In Yogi Adityanath, Everyone in Saffron Coalition Found a Point of Convergence
After storming back to power in 1980, Indira Gandhi appointed several obscure party leaders as state chief ministers to cut down influential satraps.
UP Chief Minister Yogi Adityanath arrives for a meeting with police officers at Lok Bhawan in Lucknow on Monday (PTI Photo)
After storming back to power in 1980, Indira Gandhi appointed several obscure party leaders as state chief ministers to cut down influential satraps. The redoubtable RK Laxman drew a memorable cartoon, depicting her taking a virtual guard of honour. In the next box, she stops and points at a Gandhi-cap clad leader: “Hey, you out there, you are the next chief minister. What’s your name?” This was particularly true of Andhra Pradesh which saw as many as four chief ministers in two years and two months.
After he became Prime Minister and when BJP won several state Assembly polls in November 2014, Narendra Modi handpicked chief ministers who were almost unknown outside close Sangh circles. In the run up to the polls and before the final selection, the names doing the rounds for Uttar Pradesh, barring Rajnath Singh and Keshav Prasad Maurya, were unknown outside their small areas of influence. Why then has Modi selected someone who has an identity of his own?
For the past two days, a debate has raged on how and why Yogi Adityanath was selected. One viewpoint suggested that the choice was made after a polite nudge to Modi from the RSS leadership. Another opinion has it that the decision was in fact taken by the Modi-Shah duo after Rajnath Singh expressed disinclination. Other narratives suggest that Manoj Sinha was Modi’s choice and Maurya was the nominee of VHP and allied sections of the Sangh Parivar.
The truth, like in Akira Kurosawa’s Rashomon, shall always remain unknown. Because, the dramatis personae themselves will undoubted remain tight-lipped, narratives will depend on loyalists’ representing the same turn of events from multiple viewpoints, each aimed at highlighting the stellar role of their patrons. The added trouble in reaching the truth is that there is always an element that contradicts the theory floated.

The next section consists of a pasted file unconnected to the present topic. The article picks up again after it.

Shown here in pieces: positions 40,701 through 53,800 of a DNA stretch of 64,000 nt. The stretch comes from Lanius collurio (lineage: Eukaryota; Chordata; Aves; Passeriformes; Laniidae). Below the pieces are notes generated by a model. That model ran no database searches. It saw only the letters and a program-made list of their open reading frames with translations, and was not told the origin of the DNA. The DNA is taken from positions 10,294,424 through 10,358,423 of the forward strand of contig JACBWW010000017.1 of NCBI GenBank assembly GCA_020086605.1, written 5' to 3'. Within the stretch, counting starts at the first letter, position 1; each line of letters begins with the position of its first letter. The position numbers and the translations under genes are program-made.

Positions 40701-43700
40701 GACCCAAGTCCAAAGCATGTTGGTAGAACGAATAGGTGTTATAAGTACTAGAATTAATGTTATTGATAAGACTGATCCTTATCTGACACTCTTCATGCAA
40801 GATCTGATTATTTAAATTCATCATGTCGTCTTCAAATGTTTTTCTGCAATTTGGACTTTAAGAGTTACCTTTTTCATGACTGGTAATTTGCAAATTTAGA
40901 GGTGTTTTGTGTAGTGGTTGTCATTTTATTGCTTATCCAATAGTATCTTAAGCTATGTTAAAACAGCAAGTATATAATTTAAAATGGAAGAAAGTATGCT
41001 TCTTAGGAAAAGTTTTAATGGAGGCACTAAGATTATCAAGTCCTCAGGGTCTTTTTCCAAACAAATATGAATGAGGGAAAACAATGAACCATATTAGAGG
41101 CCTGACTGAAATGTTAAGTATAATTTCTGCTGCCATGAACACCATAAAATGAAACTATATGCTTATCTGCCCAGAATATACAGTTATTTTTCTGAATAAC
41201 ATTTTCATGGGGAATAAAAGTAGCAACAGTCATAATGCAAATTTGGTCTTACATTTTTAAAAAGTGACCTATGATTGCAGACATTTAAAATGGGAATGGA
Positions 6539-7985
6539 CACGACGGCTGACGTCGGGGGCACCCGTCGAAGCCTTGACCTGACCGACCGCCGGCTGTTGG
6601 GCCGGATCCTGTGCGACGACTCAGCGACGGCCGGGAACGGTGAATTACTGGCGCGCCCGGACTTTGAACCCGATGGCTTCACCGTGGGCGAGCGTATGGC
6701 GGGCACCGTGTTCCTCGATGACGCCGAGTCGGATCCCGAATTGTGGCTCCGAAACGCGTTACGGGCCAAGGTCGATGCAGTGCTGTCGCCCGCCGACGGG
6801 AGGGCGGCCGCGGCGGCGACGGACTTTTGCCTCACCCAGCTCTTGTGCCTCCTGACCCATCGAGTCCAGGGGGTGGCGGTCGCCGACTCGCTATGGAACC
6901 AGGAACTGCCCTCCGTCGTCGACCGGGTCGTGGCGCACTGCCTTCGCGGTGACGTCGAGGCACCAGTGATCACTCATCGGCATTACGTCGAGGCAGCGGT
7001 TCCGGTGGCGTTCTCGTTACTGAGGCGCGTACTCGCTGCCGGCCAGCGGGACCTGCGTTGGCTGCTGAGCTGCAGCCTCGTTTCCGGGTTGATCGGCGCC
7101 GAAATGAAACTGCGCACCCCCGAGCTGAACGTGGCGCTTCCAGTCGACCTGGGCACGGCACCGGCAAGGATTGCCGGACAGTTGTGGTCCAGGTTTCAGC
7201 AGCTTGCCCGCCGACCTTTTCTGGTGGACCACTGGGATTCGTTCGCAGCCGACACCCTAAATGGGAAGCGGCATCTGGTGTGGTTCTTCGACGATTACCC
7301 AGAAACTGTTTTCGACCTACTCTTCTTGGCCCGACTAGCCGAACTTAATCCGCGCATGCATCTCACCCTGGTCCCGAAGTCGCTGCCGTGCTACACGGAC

For instance, the argument that the Yogi is a nominee of the RSS: truth be told, it is not the RSS, but the Hindu Mahasabha that is part of Adityanath’s genealogy. The temporal seat of the Gorakhnath temple, of the Nath monastic group, named after the medieval saint of the same name, was previously headed (post-independence) by Mahants Avaidynath and Digvijai Nath, both members of Hindu Mahasabha and MPs at various times.
The former joined the BJP in 1991 but retained his dual identity. After Independence, especially following Mahatma Gandhi’s assassination, there were conflicting opinions between VD Savarkar and MS Golwalkar on future role and strategy. Personal enmity between the two remained throughout till the former’s death in 1966.
Even today, the Mahasabha, though a force of little political consequence, survives and their leadership remain critical of BJP. Adityanath, after becoming BJP MP in 1998, maintained his individuality and Hindu Yuva Vahini, floated after 1998, is not connected to RSS and remains his privately run outfit. In 2002 and 2007, he set up candidates against BJP in UP. RSS, which pays significant importance to organisational loyalty, would not consider an outsider to be their own.